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Module 1: What Are Marine Mammals A LEARNING TOOL ABOUT WHALES, INTERCONNECTED SPECIES & ORGANISMS, CLIMATE CHANGE AND HUMANITY - A CAPE BRETON UNIVERSITY SENIOR SEMINAR COMMUNITY ACTION PROJECT

"Our task must be to free ourselves by widening our circle of compassion to embrace all living creatures and the whole of nature and its beauty." Albert Einstein

What Are Marine Mammals?

Starting with the field of biology, I searched for a legal definition of marine mammals and/or marine animals. In order to understand marine mammals, we first need to understand what constitutes marine mammals. I found a definition of marine mammals at The Marine Mammal Centre as previous government legislation revoked the definition in a broader concept to instead define specific species.

The Marine Mammal Centre (n.d.) defines marine mammals as:

  • animals that rely on the ocean for their existence
  • have a wide variety of taxa, habitat and behavior
  • some being fully aquatic
  • others depend on the ocean for food
  • provide a vital role in balancing marine ecosystems
  • control prey populations

Marine Mammal Groups

Marine mammals include many groups which provides a greater understanding of the life that exists in the oceans. While we can not see these mammals on a regular basis, there are numerous species assisting the marine ecosystem.

There are 129 marine mammal species, including 88 cetaceans (Moss, 2017), meaning “sea monster” coming from the ancient Greek word “ketos” (Wang, 2013), including:

  • 86 species of whales (14 of which are baleen whales)
  • dolphins and porpoises (Perrin, 2019)
  • 4 sirenians (dugongs and manatees)
  • 34 pinnipeds (seals, walrus and sea lions)
  • polar bears
  • 2 sea otters species (a rare marine otter and a more common Pacific sea otter) (Moss, 2017).

Whales

Dolphin

Dugong

Manatees

Pinnipeds (Seals)

Walrus

Sea Lions

Polar Bears

Sea Otters

Habitat and Food Source

According to Moss (2017):

  • Cetaceans and sirenians live in the water.
  • Pinnipeds, polar bears and sea otters haul out of water onto land or ice to rest, feed inshore or breed.
  • Grey whales and walruses are sea floor invertivores.
  • Balaenopterid whales are batch feeders on plankton and small schooling fish.
  • Most pinnipeds and some cetaceans are intermediate carnivores.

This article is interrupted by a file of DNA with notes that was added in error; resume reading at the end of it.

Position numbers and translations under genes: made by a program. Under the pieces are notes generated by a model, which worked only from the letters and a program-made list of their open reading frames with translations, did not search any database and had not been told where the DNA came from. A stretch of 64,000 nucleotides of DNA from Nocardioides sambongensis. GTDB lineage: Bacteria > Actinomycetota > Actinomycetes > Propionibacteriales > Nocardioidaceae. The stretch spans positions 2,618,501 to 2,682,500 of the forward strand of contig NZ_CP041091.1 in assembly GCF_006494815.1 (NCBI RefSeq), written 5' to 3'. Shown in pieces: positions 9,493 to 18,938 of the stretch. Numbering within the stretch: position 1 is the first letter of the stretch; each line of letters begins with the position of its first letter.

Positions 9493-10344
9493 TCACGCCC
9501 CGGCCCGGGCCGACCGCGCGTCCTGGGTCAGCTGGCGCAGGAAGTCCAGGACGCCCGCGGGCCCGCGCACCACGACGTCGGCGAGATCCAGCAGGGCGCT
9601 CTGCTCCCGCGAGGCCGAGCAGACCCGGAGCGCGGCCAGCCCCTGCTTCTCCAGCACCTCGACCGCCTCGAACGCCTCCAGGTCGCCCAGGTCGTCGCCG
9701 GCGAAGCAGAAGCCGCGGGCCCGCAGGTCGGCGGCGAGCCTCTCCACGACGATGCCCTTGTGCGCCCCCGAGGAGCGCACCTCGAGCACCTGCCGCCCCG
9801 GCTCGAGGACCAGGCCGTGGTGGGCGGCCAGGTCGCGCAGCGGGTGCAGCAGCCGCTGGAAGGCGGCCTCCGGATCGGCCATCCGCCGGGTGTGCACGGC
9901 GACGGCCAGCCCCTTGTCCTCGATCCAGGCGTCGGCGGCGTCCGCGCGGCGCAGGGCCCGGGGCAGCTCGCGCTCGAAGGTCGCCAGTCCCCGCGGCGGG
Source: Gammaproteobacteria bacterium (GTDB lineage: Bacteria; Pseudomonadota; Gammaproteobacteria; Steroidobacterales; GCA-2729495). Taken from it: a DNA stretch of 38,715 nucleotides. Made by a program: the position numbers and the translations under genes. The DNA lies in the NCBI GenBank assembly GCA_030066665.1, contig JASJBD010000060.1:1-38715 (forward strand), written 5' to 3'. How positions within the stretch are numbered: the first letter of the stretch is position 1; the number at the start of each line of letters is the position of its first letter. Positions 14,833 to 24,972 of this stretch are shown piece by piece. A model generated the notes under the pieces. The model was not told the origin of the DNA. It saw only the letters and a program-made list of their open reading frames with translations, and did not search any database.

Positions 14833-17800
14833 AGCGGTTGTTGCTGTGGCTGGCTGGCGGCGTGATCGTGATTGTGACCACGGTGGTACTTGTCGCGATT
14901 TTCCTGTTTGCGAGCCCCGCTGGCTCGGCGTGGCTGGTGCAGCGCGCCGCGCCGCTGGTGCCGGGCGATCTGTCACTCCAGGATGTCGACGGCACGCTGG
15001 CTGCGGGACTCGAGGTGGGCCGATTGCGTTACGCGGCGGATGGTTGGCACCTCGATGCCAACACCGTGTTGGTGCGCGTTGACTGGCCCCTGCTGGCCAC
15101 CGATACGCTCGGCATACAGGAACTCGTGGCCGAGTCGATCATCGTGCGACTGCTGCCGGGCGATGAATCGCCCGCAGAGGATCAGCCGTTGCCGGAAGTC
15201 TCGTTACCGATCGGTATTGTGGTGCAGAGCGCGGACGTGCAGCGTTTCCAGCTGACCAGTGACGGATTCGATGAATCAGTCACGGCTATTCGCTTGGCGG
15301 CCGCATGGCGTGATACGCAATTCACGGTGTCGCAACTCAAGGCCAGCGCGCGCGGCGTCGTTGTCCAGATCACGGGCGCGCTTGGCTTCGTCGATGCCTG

• Killer whales and polar bears are apex carnivores
  • Manatees are herbivores.

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Created By
Maria Lisa Polegatto
Appreciate

Credits:

Created with images by Andrew Bain - "Dive! Pacific humpback whale tail (flukes)..." • Bart van meele - "Orcas gliding through the fjord under the light of the golden hour" • Andrew Bain - "Vanishing Flukes. Northern Pacific humpback..." • darin ashby - "Vacation in Cozumel" • Kris Mikael Krister - "The Dugongs of Marsha Shouna (Dugong dugon) Dugongs are believed to be inspirations behind tales of mermaids and in parts of Indonesia they are considered reincarnations of women. The word "dugong" means lady of the sea. It's herbivorous and feed uniquely on sea grass. Their numbers are very low and in some countries they are entirely depleted due to hunting, bycatch and habitat destruction. I was extremely lucky to encounter one in Marsha Shouna on the western coast of the Red Sea, once home to thousands of dugongs but now with very few individuals. The 100 km coastline along Marsa Alam had only seven dugongs left at the time of writing." • NOAA - "Mother manatee and calf swimming out of the inlet. " • Federico Artusi - "A couple of seals resting on an ice block. Shot in the bay of a glacier ending in the sea close to Juneau, the capital city of Alaska." • Jay Ruzesky - "untitled image" • Cibi Chakravarthi - "untitled image" • Brian McMahon - "untitled image" • Abigail Lynn - "untitled image" • Andres Corredor - "untitled image"